Its strong performance could be jeopardized if the noted drivers disappear and could be especially threatened by higher interest rates in the US.
Uncertainty a common theme
The World Gold Council (WGC) also views Europe as a positive driver. “Gold is a proven hedge against both strong asset devaluation and potential inflation, and both risks will remain prominent as euro area sovereign issues remain,” the council said in a recent report.
The WGC also acknowledges that many investors view US economic recovery as negative for gold due to the normalization of the real rate cycle. While the WGC agrees that there is a historical relationship between US real interest rates and gold prices, it contends that this relationship may be less significant in a “less US-centric world.”
As opposed to two or three decades ago, the WGC said that gold demand is now dispersed around the world with greater emphasis, particularly in countries like India and China.
However, Klapwijk specified India and China as two markets where weakness is being seen.
Such uncertainty and lack of clarity about what the market will do – and why – are primary reasons that many investors are stuck in neutral.
A soft landing for gold?
GFMS’ prediction that gold could reach its peak next year may conjure memories of the period last year when investors were worried about the gold bubble bursting. The concern was so prominent that market cognoscenti couldn’t escape it. As much of that fear has dissipated and the market hasn’t imploded, it may seem that those fears were overblown.
But, then again, perhaps investors, and even the advisors that they turned to, were looking for the wrong thing. The end of the bull run may not necessarily be the free-fall event that many people expect. The end of this bull market could be more closely likened to a deflating bubble than one that suddenly bursts.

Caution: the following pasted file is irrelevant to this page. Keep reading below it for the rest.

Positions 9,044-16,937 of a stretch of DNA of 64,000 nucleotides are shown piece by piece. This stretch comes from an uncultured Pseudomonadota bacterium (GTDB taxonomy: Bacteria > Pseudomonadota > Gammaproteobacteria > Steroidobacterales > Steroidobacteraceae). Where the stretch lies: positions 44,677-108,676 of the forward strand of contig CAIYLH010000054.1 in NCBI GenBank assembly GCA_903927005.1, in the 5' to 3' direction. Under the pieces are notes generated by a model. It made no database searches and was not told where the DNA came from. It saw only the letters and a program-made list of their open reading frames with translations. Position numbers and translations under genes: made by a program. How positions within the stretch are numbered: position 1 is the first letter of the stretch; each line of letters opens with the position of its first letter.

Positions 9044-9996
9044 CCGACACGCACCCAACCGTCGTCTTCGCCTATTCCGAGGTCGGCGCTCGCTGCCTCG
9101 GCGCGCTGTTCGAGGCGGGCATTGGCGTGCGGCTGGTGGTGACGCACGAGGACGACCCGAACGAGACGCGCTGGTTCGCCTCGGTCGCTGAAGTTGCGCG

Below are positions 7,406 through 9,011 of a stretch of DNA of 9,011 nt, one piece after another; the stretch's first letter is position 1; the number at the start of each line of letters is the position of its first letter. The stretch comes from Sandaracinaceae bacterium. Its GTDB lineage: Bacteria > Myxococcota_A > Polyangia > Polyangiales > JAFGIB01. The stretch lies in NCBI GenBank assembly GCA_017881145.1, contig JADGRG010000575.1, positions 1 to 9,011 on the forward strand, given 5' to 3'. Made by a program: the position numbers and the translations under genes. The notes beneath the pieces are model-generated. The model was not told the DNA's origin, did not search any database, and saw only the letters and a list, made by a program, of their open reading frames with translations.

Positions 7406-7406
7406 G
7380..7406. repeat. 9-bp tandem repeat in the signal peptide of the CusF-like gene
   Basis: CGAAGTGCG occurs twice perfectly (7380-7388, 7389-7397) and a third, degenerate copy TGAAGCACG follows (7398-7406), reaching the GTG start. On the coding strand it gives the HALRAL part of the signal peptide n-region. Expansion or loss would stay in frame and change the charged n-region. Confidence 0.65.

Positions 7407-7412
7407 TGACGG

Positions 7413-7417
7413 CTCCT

The WGC said that Q1 2012 volatility measured 20.4 percent, which is higher than the long run average of 16 percent.
“However, more importantly and consistent with its historical profile, it was skewed to the upside,” the WGC report said. “In other words, gold prices typically fall less sharply than they rise.”
The GFMS prediction could suggest, as some have said, that we are currently moving through or into the latter stages.
However, it is very difficult to predict, and even GFMS has noted investor fatigue in the gold market. But some suggest that the current conditions could play out well for investors who turn to gold mining equities. Market watchers have long been saying that gold mining stocks are drastically undervalued, and a growing number are starting to focus more heavily on the potential bargains to be had.
In an article published in the Sydney Morning Herald, Matthew Kidman aruges that the risk/reward equation is no longer in favor of new buyers of the metal and advises that it is better to miss the final 25 percent of the bull market than to watch one’s investment melt down.
“If gold bugs have to stay in the game, perhaps a gold company rather than gold itself may be the safer plays these days,” he states.
Today’s growing sloth of gold bears is a buy signal, Frank Holmes, CEO and Chief Investment Officer of US Global Investors recently wrote in a market note.
The S&P/TSX Global Gold Index has declined 28 percent over the past four months, and this is bullish for gold stocks, according to Holmes. He cites research from Canaccord Genuity that suggests that the market may be in for a rally that should breathe life into gold equities.
Securities Disclosure: I, Michelle Smith, do not hold equity interests in any companies mentioned in this article.